Either way it is good for us not to sin by presumption and to “work out our salvation in fear and trembling” Phillipians 2:12 as St. Paul said - never losing confidence in GOD’s part of things or His desire that “none shall be lost but that all should come to salvation”

(I wrote these down quickly … check them against Google for the chapter and verse).

hope these help. Besides scripture (which can be like agreeing to play in the Protestant’s ballpark - even though the New Testament was written just by Catholics :slight_smile: ) consider
adjusting your presentation with a Persuasive Model. See below.

The wicked servant parable (if you could read it quickly then remark - how are we to
reconcile this passage from holy scripture with our propsition?) is thought provoking as surely seems to speak of heaven and judgement … and even if one insists that it was just an obscure parable meant ONLY to instruct 1st century Jews … Jesus’ words “my Father will treat you in the same way if you do not forgive your brother from your heart.”
puts it firmly in the genre of Jesus’ “The Kingdom of heaven is like …” parables.

Matthew 18:21 Then Peter approaching asked him, “Lord, if my brother sins against me, how often must I forgive him? As many as seven times?”

22 Jesus answered, "I say to you, not seven times but seventy-seven times.

23 That is why the kingdom of heaven may be likened to a king who decided to settle accounts with his servants.

24 When he began the accounting, a debtor was brought before him who owed him a huge amount.

25 Since he had no way of paying it back, his master ordered him to be sold, along with his wife, his children, and all his property, in payment of the debt.

26 At that, the servant fell down, did him homage, and said, ‘Be patient with me, and I will pay you back in full.’

27 Moved with compassion the master of that servant let him go and forgave him the loan.

28 When that servant had left, he found one of his fellow servants who owed him a much smaller amount. He seized him and started to choke him, demanding, ‘Pay back what you owe.’

29 Falling to his knees, his fellow servant begged him, ‘Be patient with me, and I will pay you back.’

30 But he refused. Instead, he had him put in prison until he paid back the debt.

31 Now when his fellow servants saw what had happened, they were deeply disturbed, and went to their master and reported the whole affair.

32 His master summoned him and said to him, 'You wicked servant! I forgave you your entire debt because you begged me to.

33 Should you not have had pity on your fellow servant, as I had pity on you?’

34 Then in anger his master handed him over to the torturers until he should pay back the whole debt.

35 So will my heavenly Father do to you, unless each of you forgives his brother from his heart."

In verse 27 the servant gains forgiveness and “salvation”; in verse 34 he loses the forgiveness and “salvation” AT LEAST until he should pay back the full debt.

If he should then get his forgiveness and salvation “back” - he has still nonetheless lost his salvation for a TIME. And that TIME of being “saved, yet as through fire” would have been a purifying place that satisfied justice before re-issuing the benefits of salvation.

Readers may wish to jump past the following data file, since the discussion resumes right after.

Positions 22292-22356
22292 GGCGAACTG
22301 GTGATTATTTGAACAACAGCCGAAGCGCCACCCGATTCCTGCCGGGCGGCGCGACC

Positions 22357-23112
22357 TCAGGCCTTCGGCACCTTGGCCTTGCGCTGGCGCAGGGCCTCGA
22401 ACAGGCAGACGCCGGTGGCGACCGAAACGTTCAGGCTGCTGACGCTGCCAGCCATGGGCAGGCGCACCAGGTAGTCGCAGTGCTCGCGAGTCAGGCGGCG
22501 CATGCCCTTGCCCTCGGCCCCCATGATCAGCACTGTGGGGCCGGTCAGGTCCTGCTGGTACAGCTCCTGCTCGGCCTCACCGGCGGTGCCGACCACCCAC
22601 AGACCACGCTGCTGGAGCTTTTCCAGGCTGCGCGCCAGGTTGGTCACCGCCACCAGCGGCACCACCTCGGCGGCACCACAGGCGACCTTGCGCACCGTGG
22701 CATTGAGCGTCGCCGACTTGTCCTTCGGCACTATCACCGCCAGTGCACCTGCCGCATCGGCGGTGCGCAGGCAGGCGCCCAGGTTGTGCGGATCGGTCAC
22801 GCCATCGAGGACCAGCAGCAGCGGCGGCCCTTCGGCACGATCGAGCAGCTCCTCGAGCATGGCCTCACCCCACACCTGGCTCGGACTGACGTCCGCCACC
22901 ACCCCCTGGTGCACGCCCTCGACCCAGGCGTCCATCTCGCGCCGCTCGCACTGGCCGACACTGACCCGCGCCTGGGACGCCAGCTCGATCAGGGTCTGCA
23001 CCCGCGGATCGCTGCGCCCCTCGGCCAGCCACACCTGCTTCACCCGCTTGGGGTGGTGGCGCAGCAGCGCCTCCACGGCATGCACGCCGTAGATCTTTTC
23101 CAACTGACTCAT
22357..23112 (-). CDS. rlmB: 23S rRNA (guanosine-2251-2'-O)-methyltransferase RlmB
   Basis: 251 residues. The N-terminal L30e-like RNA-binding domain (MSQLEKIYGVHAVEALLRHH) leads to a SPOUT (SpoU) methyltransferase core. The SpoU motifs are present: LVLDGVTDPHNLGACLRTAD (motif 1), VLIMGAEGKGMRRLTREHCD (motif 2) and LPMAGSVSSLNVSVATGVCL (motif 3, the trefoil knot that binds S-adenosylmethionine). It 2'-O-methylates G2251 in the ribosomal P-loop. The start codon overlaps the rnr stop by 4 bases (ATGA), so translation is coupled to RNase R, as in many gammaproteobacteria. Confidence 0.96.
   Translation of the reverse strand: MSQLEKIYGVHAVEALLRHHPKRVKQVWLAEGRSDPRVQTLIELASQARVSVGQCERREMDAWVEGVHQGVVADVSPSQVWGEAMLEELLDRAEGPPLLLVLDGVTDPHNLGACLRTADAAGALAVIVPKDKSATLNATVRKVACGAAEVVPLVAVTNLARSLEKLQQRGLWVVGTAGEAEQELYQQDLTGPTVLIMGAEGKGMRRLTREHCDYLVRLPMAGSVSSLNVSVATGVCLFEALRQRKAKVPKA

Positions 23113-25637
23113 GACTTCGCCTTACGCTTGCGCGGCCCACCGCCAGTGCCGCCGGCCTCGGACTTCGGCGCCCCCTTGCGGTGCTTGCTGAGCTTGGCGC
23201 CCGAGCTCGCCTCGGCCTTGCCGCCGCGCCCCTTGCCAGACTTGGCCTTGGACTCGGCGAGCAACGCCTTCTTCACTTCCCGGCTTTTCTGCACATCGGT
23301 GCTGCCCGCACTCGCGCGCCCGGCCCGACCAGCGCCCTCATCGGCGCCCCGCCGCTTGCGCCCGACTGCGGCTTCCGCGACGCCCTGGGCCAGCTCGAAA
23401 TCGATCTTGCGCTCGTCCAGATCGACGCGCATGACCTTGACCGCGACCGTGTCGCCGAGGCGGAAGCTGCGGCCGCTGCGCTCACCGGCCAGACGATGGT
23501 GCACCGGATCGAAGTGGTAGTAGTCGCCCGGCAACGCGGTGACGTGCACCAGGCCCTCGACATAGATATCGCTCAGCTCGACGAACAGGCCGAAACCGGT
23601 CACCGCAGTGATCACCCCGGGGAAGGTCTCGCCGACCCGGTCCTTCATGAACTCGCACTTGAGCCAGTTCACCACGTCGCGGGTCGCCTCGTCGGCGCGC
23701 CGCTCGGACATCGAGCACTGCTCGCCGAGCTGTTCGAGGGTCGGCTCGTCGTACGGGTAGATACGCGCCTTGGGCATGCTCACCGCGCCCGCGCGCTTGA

Of course if there is no Purgatory for some of the saved - then the wicked servant was sent to hell and had indeed lost his salvation - disproving the theory of “once saved always saved” at least in THAT case. And Jesus ended the parable by telling us it applied to US too.

1 Corinthians 3:11 for no one can lay a foundation other than the one that is there, namely, Jesus Christ.

12 If anyone builds on this foundation with gold, silver, precious stones, wood, hay, or straw, 13*** the work of each will come to light, for the Day will disclose it.*** It will be revealed with fire, and the fire (itself) will test the quality of each one’s work.

14 If the work stands that someone built upon the foundation, that person will receive a wage. 15 But*** if someone’s work is burned up, that one will suffer loss; the person will be saved, 8 but only as through fire.

Philippians 2:12 So then, my beloved, obedient as you have always been, not only when I am present but all the more now when I am absent, work out your salvation with fear and trembling. 12

WITH CHARITY - as if you are learning this for the first time yourself. Journey with those you are trying to persuade. And of COURSE persuade ONLY to the truth! :wink:

A great principle of persuasion was the method in which William Shakespeare structured his famous Mark Anthony speech in his play Julius Caesar. Anthony begins with a hostile audience … and ends with an audience hostile to HIS enemies (the assassins of Caesar).

How did he do it? The structure was this.

A nice greeting and invitation - “Friends, Romans, Countrymen, lend me your ears …”

**A restatement of the opponents’ case summary, fairly - (**He recounted Caesars assassination, but in detail the assassins’ reasons for doing it - never calling them assassins … but “honorable men”

He qualifies his assent: “If such charges were true … it was a grievous thing (a crime) …”

Noting the importance of the subject and getting it right: “and grievously hath Caesar paid for it!”